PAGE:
Auto technology is poised to change dramatically over the next few years. Some of the advances will improve safety and even expedite the auto claims process, but may come with unintended costs.
Onboard computers that run many of a vehicle’s systems can be hacked. An owner’s failure to update the system can affect how some of the semi-autonomous features may operate such as auto parking, lane assist or other notifications. There are unexpected vulnerabilities for vehicles that utilize key fobs to access and start them. A team of researchers in Belgium was able to identify a technique that allowed them to clone the key fobs for the Tesla Model S sedan. To address this issue, some manufacturers are looking at utilizing fingerprint technology. Just like you can use your fingerprint I.D. at the bank or to unlock your cellphone, the same process will be able to start your car in about 2-4 years.
The good news is that technology will also allow an insurer to know exactly what transpired before, during and after an accident. In some cases, it will be able to actually notify the carrier that an accident has occurred, allowing them to dispatch first responders, a tow truck and begin processing the claim while notifying the garage that the vehicle is on its way. (Think OnStar on steroids.)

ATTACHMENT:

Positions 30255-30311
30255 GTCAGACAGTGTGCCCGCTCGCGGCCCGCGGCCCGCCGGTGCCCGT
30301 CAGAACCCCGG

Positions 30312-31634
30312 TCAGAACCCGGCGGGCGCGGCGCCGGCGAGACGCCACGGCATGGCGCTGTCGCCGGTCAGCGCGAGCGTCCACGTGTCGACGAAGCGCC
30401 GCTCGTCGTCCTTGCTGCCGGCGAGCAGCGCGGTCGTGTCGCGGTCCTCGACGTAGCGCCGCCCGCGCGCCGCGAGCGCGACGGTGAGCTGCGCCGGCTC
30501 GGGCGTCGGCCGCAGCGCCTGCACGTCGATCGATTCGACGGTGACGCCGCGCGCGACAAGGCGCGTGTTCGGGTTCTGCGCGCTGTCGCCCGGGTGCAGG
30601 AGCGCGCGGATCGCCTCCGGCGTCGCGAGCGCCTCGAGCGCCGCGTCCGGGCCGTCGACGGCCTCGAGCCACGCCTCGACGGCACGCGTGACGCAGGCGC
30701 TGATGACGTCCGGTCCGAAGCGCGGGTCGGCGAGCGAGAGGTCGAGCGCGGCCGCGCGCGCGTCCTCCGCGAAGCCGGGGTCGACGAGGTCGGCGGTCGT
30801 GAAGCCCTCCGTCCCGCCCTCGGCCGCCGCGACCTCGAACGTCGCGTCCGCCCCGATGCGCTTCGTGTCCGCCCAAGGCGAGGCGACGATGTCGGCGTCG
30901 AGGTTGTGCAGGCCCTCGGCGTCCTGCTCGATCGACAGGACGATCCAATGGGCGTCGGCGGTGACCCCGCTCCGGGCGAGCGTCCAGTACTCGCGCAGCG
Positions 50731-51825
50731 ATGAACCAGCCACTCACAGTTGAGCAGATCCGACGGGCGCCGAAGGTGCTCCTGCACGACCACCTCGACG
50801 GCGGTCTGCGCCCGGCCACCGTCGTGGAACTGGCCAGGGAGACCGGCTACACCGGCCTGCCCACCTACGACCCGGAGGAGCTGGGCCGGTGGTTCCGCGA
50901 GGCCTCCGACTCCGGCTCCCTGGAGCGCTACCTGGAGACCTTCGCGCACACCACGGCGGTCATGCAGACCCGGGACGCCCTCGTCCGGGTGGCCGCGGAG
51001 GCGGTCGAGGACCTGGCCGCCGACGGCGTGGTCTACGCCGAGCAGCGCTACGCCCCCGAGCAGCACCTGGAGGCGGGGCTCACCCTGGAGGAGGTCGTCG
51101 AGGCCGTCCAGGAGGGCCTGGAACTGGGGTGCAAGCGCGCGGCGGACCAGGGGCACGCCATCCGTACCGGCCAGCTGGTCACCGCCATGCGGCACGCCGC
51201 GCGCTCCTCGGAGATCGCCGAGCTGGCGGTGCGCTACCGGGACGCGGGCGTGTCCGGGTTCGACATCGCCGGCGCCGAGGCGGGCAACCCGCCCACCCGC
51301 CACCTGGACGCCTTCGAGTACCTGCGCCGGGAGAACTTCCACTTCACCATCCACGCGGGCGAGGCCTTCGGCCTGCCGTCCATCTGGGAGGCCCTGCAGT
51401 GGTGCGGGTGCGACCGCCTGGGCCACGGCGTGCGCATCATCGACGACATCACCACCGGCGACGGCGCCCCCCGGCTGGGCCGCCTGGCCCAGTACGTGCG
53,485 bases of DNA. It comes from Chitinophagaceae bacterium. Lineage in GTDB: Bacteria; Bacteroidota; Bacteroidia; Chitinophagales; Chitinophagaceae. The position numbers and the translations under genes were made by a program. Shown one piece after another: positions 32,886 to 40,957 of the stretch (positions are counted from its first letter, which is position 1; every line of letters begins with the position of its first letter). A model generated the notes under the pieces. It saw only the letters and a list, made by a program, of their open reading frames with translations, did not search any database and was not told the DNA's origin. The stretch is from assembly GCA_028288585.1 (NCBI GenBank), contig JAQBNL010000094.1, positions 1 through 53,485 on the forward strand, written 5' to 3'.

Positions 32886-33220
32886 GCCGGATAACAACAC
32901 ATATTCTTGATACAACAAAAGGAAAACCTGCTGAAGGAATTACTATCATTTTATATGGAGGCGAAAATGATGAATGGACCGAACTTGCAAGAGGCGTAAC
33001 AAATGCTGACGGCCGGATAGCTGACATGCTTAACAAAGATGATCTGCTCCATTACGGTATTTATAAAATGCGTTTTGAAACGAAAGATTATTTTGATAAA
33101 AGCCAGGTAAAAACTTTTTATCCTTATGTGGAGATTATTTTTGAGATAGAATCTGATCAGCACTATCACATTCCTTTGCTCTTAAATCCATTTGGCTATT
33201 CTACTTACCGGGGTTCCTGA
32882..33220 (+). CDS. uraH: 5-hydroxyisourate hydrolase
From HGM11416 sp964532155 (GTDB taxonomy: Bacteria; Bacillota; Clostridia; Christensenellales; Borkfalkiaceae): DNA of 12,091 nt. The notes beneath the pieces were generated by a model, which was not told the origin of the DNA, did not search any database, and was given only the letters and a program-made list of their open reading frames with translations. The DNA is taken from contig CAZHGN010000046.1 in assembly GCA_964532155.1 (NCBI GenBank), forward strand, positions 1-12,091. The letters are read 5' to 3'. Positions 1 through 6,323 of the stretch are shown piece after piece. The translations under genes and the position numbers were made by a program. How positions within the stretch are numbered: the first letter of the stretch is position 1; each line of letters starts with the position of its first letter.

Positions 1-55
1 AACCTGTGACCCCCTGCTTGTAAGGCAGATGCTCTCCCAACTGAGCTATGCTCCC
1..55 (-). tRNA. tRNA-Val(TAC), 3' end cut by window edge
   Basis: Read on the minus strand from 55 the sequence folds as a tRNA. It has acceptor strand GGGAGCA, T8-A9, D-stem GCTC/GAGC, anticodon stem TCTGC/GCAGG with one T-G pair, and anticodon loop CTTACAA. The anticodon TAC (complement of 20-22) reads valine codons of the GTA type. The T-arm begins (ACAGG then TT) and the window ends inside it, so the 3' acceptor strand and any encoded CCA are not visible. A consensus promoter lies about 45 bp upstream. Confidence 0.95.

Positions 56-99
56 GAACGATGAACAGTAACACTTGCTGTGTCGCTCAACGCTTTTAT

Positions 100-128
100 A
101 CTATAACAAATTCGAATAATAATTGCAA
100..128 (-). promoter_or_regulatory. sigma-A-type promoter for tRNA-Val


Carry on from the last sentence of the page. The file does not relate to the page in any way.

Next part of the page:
Another cost of this automation is the expense involved to replace and calibrate replacement parts. Gone are the days of $200 bumpers. With their sensors and cameras, headlamps and bumper covers, replacement parts can run well over $1,000. A car with front-end damage that may have been replaced in the past may now be totaled because of the technology costs involved, increasing replacement costs for carriers.
Technology is also changing drivers’ habits. According to the 2018 Finder’s Safe Driving report, 45% of drivers admitted to talking on their phones while behind the wheel and 70 million drivers (30%) admit to speeding. Even though they know it’s dangerous, 16% of drivers admit to texting and driving, and only 35% of millennial drivers say they concentrate while driving. Millennials are also four times as likely (28%) to text while driving as baby boomers (7%).
Drivers view texting and emailing while driving as more of a major threat than talking on cellphones. A majority of drivers support legislation that bans reading or sending text messages behind the wheel, but they are less willing to give up the use of their cellphones for talking while driving.
All of these factors create new dangers and issues for drivers and insurers alike. We’ll be addressing some of them at the America’s Claims Executive Conference in Las Vegas on June 24-26. I hope you’ll be able to join us for the discussion.